About two years ago, baclofen appeared on FAR’s horizon and, after considerable reading and inquiring, the Board of Directors determined that a baclofen study was the area for the next grant. Since then, FAR has been working to raise the necessary funds for this study. Large funding for studying baclofen for tobacco and marijuana use disorders has been granted previously by others, but sadly, not for alcohol addiction. Together with the research team undertaking this new study, FAR sees great value and promise in studying this medication to help those afflicted with addiction, including alcohol.
Pharmaceutical companies lack interest in researching the effects of baclofen for addiction, possibly because the medication is now generic and therefore would generate little revenue. FAR is the first organization to fund a baclofen for alcohol addiction project.
Lead investigators on this study will be Dr. Franklin and Dr. Wetherill in the Department of Psychiatry at the Center for the Studies of Addiction. “We are excited about this research and so grateful to FAR for its support. With findings from this pilot phase we are well positioned to make some breakthroughs in the future phase,” Dr. Franklin expressed.
The project will test baclofen’s effects on the brain’s response to reminders to drink alcohol. Alcohol-related reminders (or cues) can elicit subjective craving, which often precipitates relapse. The study will be conducted in individuals who are heavy drinkers and/or who have been diagnosed with alcohol use disorder.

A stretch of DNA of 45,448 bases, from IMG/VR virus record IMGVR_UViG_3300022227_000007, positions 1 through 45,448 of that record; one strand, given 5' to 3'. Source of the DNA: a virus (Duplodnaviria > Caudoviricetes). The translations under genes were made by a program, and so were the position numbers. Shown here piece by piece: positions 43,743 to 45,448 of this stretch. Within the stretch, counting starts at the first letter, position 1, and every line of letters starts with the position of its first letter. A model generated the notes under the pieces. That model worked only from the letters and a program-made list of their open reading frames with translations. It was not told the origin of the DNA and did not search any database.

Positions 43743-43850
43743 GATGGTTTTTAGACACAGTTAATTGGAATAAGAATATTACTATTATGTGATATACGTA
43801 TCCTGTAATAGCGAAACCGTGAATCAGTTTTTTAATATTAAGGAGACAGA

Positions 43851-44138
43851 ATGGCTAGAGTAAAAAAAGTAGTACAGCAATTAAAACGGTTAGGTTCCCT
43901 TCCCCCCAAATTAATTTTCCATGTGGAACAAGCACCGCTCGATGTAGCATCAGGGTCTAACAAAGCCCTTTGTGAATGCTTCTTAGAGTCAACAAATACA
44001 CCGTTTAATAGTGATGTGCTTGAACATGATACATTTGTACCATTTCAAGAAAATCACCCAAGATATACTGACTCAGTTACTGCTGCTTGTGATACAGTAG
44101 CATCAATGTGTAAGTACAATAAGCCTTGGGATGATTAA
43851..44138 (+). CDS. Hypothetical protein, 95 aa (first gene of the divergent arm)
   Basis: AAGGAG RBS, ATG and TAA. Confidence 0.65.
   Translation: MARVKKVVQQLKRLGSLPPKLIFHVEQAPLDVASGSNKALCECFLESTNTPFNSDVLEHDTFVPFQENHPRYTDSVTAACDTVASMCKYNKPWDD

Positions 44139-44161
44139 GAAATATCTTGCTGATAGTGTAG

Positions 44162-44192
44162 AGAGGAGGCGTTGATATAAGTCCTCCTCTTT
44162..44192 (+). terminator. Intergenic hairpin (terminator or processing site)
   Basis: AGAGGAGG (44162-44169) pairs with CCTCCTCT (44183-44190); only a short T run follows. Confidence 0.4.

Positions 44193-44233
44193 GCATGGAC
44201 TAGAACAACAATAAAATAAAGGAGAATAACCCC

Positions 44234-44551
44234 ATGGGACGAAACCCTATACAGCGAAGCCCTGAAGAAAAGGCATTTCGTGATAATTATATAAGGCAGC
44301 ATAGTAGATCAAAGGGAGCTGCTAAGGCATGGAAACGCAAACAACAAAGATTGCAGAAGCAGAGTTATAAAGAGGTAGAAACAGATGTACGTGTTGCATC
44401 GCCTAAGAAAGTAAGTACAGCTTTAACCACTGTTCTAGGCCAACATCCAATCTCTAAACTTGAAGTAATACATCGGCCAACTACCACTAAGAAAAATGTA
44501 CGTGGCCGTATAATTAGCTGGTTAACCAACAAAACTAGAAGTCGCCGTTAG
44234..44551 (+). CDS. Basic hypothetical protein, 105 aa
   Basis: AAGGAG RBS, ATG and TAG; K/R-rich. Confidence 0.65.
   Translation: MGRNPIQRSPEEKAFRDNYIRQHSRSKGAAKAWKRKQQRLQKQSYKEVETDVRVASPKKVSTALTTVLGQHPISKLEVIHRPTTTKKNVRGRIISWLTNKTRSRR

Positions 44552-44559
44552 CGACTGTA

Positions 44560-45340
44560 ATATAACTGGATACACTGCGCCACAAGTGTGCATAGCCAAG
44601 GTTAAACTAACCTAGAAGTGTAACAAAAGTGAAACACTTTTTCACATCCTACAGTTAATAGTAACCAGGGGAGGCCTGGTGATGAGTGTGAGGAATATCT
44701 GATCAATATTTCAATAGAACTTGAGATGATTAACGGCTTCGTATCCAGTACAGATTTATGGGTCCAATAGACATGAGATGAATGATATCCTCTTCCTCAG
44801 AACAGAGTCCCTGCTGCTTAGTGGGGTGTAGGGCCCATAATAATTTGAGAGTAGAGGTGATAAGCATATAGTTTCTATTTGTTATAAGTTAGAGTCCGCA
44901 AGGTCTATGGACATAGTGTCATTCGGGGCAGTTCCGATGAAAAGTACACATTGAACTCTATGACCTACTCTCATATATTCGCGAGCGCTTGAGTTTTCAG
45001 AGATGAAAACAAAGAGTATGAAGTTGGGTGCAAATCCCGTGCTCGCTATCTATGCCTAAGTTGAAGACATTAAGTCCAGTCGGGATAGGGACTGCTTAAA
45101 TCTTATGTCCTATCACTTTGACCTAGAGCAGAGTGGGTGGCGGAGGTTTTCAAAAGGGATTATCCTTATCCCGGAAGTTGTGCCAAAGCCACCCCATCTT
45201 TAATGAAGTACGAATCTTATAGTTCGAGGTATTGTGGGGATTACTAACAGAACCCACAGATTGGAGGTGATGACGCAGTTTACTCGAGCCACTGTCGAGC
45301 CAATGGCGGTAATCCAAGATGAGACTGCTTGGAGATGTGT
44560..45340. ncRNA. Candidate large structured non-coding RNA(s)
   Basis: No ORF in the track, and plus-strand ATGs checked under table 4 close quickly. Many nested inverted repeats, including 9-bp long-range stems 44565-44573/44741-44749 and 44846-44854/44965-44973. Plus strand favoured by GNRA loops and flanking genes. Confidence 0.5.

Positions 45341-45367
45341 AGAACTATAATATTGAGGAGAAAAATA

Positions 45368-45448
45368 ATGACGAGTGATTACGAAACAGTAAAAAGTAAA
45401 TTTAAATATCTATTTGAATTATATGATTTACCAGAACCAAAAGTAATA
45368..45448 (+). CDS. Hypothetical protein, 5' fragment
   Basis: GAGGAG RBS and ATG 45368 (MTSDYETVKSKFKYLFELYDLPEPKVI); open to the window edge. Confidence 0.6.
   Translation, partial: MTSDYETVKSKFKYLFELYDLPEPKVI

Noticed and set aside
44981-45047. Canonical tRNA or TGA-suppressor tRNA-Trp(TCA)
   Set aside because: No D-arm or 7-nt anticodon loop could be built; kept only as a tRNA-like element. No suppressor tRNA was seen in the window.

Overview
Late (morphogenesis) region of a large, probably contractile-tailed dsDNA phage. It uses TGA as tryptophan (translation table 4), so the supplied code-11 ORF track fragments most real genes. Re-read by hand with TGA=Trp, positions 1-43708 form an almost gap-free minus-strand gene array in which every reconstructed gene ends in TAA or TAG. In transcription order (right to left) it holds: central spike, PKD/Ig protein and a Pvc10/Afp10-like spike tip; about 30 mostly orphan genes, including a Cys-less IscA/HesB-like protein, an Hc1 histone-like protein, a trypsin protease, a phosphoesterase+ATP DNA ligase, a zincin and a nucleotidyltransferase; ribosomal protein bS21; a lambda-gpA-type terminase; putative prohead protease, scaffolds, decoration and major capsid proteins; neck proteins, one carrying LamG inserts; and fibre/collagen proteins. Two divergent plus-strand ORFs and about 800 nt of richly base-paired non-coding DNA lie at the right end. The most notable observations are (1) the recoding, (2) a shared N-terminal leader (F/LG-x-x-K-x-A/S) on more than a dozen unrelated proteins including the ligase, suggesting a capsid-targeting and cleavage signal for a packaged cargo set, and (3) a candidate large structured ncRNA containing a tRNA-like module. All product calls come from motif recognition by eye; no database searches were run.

FAR is the only public organization targeting research into effective medical treatments for alcohol use disorder. This is the largest project that FAR has undertaken thus far and is thankful to all of its contributors to be able to fund such an important project.
The Foundation for Alcoholism Research is an all-volunteer 501(c)3 non-profit organization founded in 2008 to raise and distribute funds to perform research in the following areas: Causes, Identification, Detection, Prevention, Treatment, Control, and Cure of/for Alcoholism.
Baclofen is very effective in treating alcoholism. In 2015 over 200,000 people in France are taking baclofen as part of their treatment. In Europe alone, it’s estimated that upwards of 350,000 people are taking baclofen to treat their alcoholism.
The only reason it’s not more popular is because it’s an old medication who’s patents have expired long ago. Therefore, there’s no money in it for pharmaceutical companies who usually fund the marketing of drugs.
Are 350,000 people living a mass delusion in which they “think” that baclofen is curing them?